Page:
The size of an "int" variable is implementation dependent in the ANSI C standard. In ROBOTC "int" are16-bits whereas in most large systems (Windows, mainframes, ...) it is usually 32-bits. Many embedded systems , and not just ROBOTC, use 16-bit as same of 'int'. A few users have experienced arithmetic overflow in calculations where the use of a 32-bit 'long' variable is more appropriate precision.
ROBOTC has some useful language extensiions found in C++. Most notably these include:
1. The ability to declare function "overloads". I.E. several functions declared with the same name where the ROBOTC compiler finds the best fit when function is called.
2. The addition of a "string" type to the language.
3. Allowing "const int nValue = 5;" as an alternative to "#define nValue 5".
4. Stronger type checking validation.
5. As an alternative to use of pointers for function parameters, ROBOTC allows for call by reference parameters denoted with the "&" keyword in the function declaration.

There are some standard language "limits" that are smaller in ROBOTC. A couple of examples. The standard allows for up to 12-dimensional array, ROBOTC currently supports only 2-dimensional. The standard allows for up to 127 parameters per function which is more than the ROBOTC limit. In practice these have not found to be significant limitations.

The ANSI C standard (see for example http://std.dkuug.dk/JTC1/SC22/WG14/www/docs/n843.htm) is over 600 pages long and has several versions. I'm sure a close read will find other minor discrepancies.

giannisAPI wrote:
If yes where could I found which commands and funcitons are not available?

All available commands/functions in ROBOTC are found in the leftmost pane in the main ROBOTC window. You only get a subset of these commands if the "user menu level" is set to "basic" so be sure to set it to "expert" level.


Wed Mar 12, 2008 3:14 am
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Post Re: ROBOTC a safe subset of ANSI C???
Dick Swan wrote:
The primary market for ROBOTC is educational use and the primary users are generally novice to intermediate level users. This is a difficult topic to teach and very difficult to protect against software errors....The general intent was to develop a safe and nearly complete subset. The result of this was the initial exclusion of anything related to 'pointer' types from the language. Hence no pointers and no memory allocation functions. The primary market for ROBOTC is educational use and the primary users are generally novice to intermediate level users.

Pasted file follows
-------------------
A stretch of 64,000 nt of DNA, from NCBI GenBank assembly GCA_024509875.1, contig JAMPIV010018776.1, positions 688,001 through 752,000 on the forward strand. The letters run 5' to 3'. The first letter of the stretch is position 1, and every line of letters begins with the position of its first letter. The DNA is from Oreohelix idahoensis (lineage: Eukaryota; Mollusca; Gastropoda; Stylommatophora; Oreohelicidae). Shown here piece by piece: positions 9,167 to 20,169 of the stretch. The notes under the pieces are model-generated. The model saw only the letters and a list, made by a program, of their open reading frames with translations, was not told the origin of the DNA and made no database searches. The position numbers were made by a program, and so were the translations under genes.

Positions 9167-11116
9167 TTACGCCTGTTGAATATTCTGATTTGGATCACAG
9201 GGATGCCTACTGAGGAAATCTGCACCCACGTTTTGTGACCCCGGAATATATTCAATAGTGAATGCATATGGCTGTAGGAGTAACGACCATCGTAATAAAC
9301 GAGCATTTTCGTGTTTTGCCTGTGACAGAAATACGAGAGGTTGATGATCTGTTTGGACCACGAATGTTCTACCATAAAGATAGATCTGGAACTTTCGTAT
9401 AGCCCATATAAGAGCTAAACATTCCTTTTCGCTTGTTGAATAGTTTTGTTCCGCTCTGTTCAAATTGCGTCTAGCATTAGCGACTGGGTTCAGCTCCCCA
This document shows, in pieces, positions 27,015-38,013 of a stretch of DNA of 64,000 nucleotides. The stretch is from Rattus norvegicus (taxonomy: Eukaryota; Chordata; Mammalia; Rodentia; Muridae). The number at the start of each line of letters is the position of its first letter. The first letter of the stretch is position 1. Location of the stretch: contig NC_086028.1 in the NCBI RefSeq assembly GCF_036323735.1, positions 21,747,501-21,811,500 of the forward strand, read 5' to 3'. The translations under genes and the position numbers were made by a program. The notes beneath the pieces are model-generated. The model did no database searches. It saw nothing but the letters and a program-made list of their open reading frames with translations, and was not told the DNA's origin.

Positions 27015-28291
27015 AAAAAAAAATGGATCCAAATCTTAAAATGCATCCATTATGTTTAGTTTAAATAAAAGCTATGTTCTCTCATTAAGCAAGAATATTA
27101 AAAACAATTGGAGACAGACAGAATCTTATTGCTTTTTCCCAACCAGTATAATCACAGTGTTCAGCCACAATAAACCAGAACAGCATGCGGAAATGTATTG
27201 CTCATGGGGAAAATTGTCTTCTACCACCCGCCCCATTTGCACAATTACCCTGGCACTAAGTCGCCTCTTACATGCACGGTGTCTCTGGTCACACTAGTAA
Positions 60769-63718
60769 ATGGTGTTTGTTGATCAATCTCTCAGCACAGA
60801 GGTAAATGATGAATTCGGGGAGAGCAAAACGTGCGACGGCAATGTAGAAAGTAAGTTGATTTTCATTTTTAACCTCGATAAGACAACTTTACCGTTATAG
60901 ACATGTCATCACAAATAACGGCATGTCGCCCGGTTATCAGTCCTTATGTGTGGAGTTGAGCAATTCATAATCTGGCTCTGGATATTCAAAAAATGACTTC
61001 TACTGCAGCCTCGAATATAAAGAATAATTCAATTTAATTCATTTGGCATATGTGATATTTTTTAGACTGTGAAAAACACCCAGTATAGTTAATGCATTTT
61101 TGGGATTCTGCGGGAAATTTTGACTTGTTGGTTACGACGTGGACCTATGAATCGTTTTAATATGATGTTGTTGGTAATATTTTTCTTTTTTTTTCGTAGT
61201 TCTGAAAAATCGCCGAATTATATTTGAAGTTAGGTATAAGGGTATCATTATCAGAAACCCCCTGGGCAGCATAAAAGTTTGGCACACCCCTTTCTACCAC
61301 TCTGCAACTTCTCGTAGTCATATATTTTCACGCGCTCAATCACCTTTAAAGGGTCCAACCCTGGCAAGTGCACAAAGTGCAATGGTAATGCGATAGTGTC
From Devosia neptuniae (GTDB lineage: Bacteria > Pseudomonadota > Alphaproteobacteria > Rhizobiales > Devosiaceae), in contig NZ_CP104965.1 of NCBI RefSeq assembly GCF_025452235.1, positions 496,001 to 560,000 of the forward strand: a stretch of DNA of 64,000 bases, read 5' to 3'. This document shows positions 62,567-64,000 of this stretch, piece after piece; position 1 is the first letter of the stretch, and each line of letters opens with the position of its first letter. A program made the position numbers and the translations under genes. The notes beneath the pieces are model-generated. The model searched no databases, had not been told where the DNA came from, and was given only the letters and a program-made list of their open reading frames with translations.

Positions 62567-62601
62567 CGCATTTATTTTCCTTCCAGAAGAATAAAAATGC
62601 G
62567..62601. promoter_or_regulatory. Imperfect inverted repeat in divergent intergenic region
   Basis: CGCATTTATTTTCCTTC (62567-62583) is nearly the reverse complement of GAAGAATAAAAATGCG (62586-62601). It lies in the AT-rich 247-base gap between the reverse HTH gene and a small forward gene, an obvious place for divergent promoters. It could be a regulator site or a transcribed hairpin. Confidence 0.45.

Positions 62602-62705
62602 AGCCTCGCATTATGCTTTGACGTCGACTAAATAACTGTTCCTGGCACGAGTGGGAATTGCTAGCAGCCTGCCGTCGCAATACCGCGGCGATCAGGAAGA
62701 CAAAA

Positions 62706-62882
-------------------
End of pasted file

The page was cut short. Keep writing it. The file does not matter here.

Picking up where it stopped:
Dick,
I don't think that this is correct.
1.) What is "educational use"? Is it use by 10 years old pupils or by 25 years old informatic students?
2.) for use at highschools or universities: why shouldn't those maybe 17 to 25 years old pupils or students learn to handle with pointers?
3.) compared to Java (LeJos, NXJ) a C-based language should have the same abilities
4.) if someone decides to develop a software he wants to sell, this software has to be designed to more professional needs than a freeware does (e.g. NQC or NXC, which are also good for educational use)
5.) no real novice will decide to BUY any C-like software if any freeware is available with nearly the same programming features. Your customers never have been novices and never will be!

_________________
regards,
HaWe aka Ford
#define S sqrt(t+2*i*i)<2
#define F(a,b) for(a=0;a<b;++a)
float x,y,r,i,s,j,t,n;task main(){F(y,64){F(x,99){r=i=t=0;s=x/33-2;j=y/32-1;F(n,50&S){t=r*r-i*i;i=2*r*i+j;r=t+s;}if(S){PutPixel(x,y);}}}while(1)}


Wed Mar 12, 2008 6:06 am